BeanSprugget

Comments

Dark Matters

I think what's happening is basically that the pink shows where the visible mass is, but the purple shows where the mass should be according to gravitational lensing. Dark matter should pass straight through, and that is what we see according to lensing, even though the pink lags behind because it can collide (since it's mostly the hot plasma).

At least, I think that's what's happening... I myself am really confused and am pretty unconfident in that explanation.

I'm also confused as to what modified gravity predicts, and how bullet clusters disprove it. I guess what we'd see is that modified gravity would alter the gravity around the visible mass, not just make it magically act like it just passed through. Ie, a lot about gravity would have to change for such a drastic difference between the mass as perceived through x-rays and the mass as perceived through gravitational lensing.

Toward A Bayesian Theory Of Willpower

This reminds me of lukeprog's post on motivation (I can't seem to find it though...; this should suffice). Your model and TMT kind of describe the same thing: you have more willpower for things that are high value and high expectancy. And the impulsiveness factor is similar to how there are different "kinds" of evidence: eg you are more "impulsive" to play video games or not move, even though they aren't high value+expectation logically.

What are your greatest one-shot life improvements?

What does he do specifically? It's very unclear just from reading the Amazon description. Or is it like an entire program. I'm skeptical: I have never heard of this anywhere else, so it seems like one of those $100-bill-on-the-subway-floor type things.

What are your greatest one-shot life improvements?

it needed me to also have an active project I was working on that I actually enjoyed. I think otherwise I would have found other ways to distract myself and eventually undermined it to the point that I gave up.

Same with me. Although it's still better than nothing: the usual distractions are more habit than actually fun, and I've found that I read more interesting things instead of just mindlessly browsing social media.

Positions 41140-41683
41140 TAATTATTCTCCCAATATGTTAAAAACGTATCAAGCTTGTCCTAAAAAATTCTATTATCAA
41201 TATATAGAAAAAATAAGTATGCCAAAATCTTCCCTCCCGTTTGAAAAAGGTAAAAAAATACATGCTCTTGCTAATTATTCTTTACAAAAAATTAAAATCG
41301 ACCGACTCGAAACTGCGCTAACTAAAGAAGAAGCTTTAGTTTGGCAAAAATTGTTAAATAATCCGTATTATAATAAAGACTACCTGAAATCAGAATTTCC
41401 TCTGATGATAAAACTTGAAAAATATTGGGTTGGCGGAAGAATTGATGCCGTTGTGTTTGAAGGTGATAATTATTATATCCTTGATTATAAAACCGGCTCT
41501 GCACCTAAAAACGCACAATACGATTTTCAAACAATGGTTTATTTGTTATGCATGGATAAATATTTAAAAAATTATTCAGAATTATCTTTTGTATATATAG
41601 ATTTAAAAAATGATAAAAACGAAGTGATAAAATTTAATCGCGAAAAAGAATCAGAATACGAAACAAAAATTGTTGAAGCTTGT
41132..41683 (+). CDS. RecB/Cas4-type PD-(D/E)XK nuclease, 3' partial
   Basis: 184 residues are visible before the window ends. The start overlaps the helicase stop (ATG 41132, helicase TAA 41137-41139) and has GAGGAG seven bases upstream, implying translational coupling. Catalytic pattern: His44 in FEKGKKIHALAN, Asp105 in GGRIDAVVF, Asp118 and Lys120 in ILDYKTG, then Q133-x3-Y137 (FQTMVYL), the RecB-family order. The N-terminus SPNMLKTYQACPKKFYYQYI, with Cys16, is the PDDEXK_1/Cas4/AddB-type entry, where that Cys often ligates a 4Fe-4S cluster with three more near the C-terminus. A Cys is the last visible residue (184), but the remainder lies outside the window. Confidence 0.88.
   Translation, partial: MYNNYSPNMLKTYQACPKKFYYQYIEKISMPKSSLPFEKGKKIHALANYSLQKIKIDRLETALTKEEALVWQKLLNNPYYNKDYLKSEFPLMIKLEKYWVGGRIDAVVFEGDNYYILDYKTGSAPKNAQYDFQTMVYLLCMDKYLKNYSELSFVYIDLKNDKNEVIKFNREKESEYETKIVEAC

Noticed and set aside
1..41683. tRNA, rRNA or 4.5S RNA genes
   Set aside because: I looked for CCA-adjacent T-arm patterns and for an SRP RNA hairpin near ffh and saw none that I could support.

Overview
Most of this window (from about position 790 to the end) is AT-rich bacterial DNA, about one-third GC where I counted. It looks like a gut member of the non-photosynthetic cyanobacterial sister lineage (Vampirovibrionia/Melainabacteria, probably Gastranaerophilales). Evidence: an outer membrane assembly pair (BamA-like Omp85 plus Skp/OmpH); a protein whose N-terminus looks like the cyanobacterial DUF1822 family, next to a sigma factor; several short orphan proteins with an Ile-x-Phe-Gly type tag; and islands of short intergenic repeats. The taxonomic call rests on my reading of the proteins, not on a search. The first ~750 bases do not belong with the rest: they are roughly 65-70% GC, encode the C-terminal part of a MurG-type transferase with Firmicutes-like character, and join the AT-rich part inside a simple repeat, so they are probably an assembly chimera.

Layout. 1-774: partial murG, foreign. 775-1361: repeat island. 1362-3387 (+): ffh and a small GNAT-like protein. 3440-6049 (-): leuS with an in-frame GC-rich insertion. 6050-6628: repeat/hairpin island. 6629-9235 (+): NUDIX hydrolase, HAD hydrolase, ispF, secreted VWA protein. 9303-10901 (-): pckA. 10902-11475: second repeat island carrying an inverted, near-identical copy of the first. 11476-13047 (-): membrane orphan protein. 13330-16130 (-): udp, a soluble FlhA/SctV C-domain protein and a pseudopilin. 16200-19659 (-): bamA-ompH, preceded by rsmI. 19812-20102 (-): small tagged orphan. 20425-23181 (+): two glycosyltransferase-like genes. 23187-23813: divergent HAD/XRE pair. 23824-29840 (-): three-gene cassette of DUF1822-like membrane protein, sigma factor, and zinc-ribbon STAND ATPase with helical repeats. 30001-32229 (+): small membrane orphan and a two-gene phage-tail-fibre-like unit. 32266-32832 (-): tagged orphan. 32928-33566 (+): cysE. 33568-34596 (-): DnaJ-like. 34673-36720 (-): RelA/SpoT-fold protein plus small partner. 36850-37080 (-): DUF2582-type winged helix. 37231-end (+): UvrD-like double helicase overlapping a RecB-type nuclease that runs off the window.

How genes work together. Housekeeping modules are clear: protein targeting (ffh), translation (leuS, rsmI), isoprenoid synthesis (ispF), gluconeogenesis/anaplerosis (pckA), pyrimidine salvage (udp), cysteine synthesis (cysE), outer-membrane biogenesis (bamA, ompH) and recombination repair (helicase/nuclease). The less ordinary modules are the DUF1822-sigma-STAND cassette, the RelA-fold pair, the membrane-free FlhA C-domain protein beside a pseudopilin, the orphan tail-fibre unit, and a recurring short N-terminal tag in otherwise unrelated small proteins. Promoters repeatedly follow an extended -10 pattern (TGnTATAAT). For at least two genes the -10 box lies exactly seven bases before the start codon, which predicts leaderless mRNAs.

What are your greatest one-shot life improvements?

I like to use the add-on LeechBlockNG (I don't know if you can use it on mobile). You can use it to outright block sites, but also delay access to the site before you actually enter, and also put time limits. The delay is something I haven't seen other apps/add-ons use a similar feature, and it's kind of a deal-breaker, since it solves the problem of "instant gratification" that makes social media (etc.) addicting.

How to Ignore Your Emotions (while also thinking you're awesome at emotions)

I really agree with this. I have been thinking that we should "default to privacy", because if we think we have to share it, we will change our thoughts because of the social anxieties/pressures. (It's similar to that experiment that demonstrated people make better decisions if they didn't have to come to a solution first (I just remember this from reading HP:MOR).) Only after we reach the answer, (socially) unbiased, then we can decide to share it.

I don't think privacy means dishonesty. I personally really dislike lying, and I think it's because acting with false information sort of takes away their free will, and more practically, this creates a lot of uncertainty. But I think you can be honest about how you withhold information, to an extent: instead of lying, you can just say, "I won't tell you" or something like that. (I'm not sure how much that is based on the practicality of it and how much is it is a like a terminal value.)

I'm sort of confused by radical honesty. Is it really, truly, "radical"? Literally everyone has intrusive thoughts, and I personally sometimes have intrusive thoughts about raping or killing or saying racial slurs. I guess that's just a nitpick, because I can easily see how to be "maximally" honest (compared to normal communication).

Things you are supposed to like

I feel like I feel a similar thing, but with regards to effective altruism and learning intellectual things. I sometimes ask myself, "are my beliefs around EA and utilitarianism just 'signaling'", especially since I'm only in high school and don't really have any immediate plans. But I'm also not a very social person, and when I do talk to others I don't usually talk about EA. I guess I'm not a very conscientious person: I like the idea of "maximizing utility" and learning cool things, but my day-to-day fun things (outside of "addictions": social media, games) are just like reading books and essays and listening to music. It's as if, I "want to like" EA and learning. Like, I don't really see any point in being rich and famous, unless you're going to do good with it, and so just doing to minimum to enjoy my life and not be a net negative in utils seems fine. (That is usually a thought I have when I'm sad+unmotivated.) Does it even make sense to say that EA/utilitarianism is just signaling? Is there any reason for me to make my actions inline with my "true" preferences (i.e. egoism)? As in: if it wasn't, "should" I listen to my "true" preferences? grouchymusicologist seems to think, no: whether or not we get those preferences from repetition and socialization, they're still our preferences.

jp's Shortform

Why don't you just use MathJax? Maybe this wasn't the case when you wrote this comment, but there should be a button that just applies the formatting, and Ankidroid can render it.

Load More